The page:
Bantry claims an ancient connection to the sixty-century saint Brendán the Navigator famous for his book NAME . He is recorded as the first person to discover America.
The Bantry Longboat –MARITIME HERITAGE
In December 1796, hot on the heels of Revolution, the French set anchor just outside Bantry Bay. These sailing ships were gaily painted in Red, White and Blue, the colours of the revolution. Unfortunately for the sailors, bad weather preventing them landing in Bantry port. The army itself consisted of 48 ships and 15,000 troops under the command of General Hoche, and with Irish leader Wolfe Tone on board.
Most of the fleet returned to France due to the bad weather but one ship’s longboat, used in a French scouting landing, washed ashore with her crew on the nearby Bere Island. The men and their vessel were captured and the longboat, known today as the Bantry Longboat was brought to the boathouse at Bantry House where she was to lay for 150 years.
This original longboat is the oldest surviving vessel in the French navy.
In 1944, she was presented to the National Museum of Ireland.
In 1977, she was lent to the Maritime Institute of Ireland which exhibited her in the National Maritime Museum of Ireland, Dún Laoghaire, until 2003, where a scale model is now displayed.
She was restored at the Liverpool Museum and put on display in the National Museum of Ireland, Collins Barracks. Cork’s Atlantic Challenge are building their own Bantry Longboat – look out for them at the Cork Maritime Festival !
Glengarrif – An Gleann Garbh “The Rugged Glen”
Glengarrif is a gateway to the Beara Peninsula, famous for it’s staiking natural beauty and deep tranquillity. This has been a popular holiday destination since the 1700’s. Glengarrif is also known to be one of the few areas in either Ireland or Britain to retain much of its ancient woodlands which once covered these islands. Here one can visit “Ireland’s Eden” an interactive sculpture garden, the unique Future Forests, The Hollys centre for Sustainability or explore Glengarrif’s Bamboo park.
Garnish Island –Isle na Cuillin “Island of Holly”
Located in the sheltered Glengarrif harbour Garnish Island is a world renowned Island garden of memorable beauty. Here you will find rare tropical plants thriving thanks to the influence of the warming currents of the Gulf stream. Notable guests who have stayed on this Island include writers George Bernard Shaw, who stayed on the island in 1923 while writing his play, Saint Joan, and the poet, artist and mystic Æ (George Russell). Garnish Island is open to the public from April until October.
Bere Island –An tOileán Mór
Located just 2kms offshore from the fishing port of Castletownbere Bere Island retains a distinct easy charm of rural Ireland. The Slieve Miskish and Caha Mountain ranges of the Beara Peninsula tower over the island providing a dramatic backdrop. Home to a population of just over 200, the island is roughly 11km x 5kms a size that is manageable for walkers and cyclists. History remembers this Island as the place where the Bantry Longboat ran aground – where the hopes of the French and Ireland’s 1798 Rebellion lay at the mercy of a catastrophic storm.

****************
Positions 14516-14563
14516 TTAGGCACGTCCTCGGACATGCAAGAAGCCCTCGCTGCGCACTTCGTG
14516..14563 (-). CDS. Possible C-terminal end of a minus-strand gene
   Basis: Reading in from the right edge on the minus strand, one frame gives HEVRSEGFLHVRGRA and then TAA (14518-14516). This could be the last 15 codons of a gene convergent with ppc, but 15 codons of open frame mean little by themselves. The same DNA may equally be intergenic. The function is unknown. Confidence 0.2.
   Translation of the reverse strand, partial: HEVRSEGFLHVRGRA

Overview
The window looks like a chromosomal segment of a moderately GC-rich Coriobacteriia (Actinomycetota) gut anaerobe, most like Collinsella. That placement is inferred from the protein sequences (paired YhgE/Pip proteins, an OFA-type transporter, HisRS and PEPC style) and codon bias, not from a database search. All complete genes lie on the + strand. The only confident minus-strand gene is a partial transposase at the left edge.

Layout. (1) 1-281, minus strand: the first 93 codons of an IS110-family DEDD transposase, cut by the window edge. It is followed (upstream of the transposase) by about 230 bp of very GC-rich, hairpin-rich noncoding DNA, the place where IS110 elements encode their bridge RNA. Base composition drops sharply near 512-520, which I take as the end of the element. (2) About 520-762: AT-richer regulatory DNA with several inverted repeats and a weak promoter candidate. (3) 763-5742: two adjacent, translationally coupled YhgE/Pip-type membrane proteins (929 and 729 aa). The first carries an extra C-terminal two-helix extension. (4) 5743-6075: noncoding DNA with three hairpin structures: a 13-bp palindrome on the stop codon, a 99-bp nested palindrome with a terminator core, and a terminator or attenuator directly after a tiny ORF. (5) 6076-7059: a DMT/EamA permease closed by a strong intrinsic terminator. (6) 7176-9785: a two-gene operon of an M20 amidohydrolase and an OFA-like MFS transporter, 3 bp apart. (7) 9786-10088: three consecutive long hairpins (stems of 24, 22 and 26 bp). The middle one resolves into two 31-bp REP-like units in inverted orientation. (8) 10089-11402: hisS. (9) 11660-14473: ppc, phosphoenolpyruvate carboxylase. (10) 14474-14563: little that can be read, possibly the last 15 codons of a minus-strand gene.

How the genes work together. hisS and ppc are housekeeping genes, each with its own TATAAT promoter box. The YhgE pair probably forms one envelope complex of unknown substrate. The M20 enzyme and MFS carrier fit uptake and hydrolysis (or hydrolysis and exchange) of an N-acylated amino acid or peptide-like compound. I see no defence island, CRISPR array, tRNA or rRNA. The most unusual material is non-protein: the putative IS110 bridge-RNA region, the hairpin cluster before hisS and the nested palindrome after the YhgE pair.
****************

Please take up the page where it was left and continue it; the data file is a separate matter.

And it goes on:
Due to its strategic location, Bere Island offers a very interesting heritage. Rich in archaeological sites dating from the Bronze Age through the Medieval times, here you can explore ring forts, standing stones, wedge tombs and burial sites. At various stages the British constructed Martello towers, a signal tower, military barracks and a military fortification which hosts two six inch guns mall of which can be seen today. A quiet island paradise for bird watchers and plant lovers to delight at the many species to be found on land and at the water’s edge.
Dursey Island – Oileán Baoi
Dursey is an Island separated from the mainland by a narrow stretch of water called the Dursey Sound. This channel has a very strong tidal race, with a reef of rocks in the centre of the channel which is submerged at high tides. This peaceful island is 6.5km long and 1.5km wide with only a handful of permanent residents. It is connected to the mainland by Ireland’s only cable car. Ballynacallagh, Kilmichael and Tillickafinna the island’s three historic villages sit east to west across the island. Quite a few of the buildings that comprised these villages can still be seen today. Another once bustling community lost to the famine and to emigration surely has tales of its own. Today nothing but stones remain to echo mumbling memories of long vanished inhabitants. As Dursey has no shops, pubs or restaurants, visitors are well advised to bring food and water if they plan to go for a walk or stay for a night here.
Adrigole – Eadargóil “between two inlets”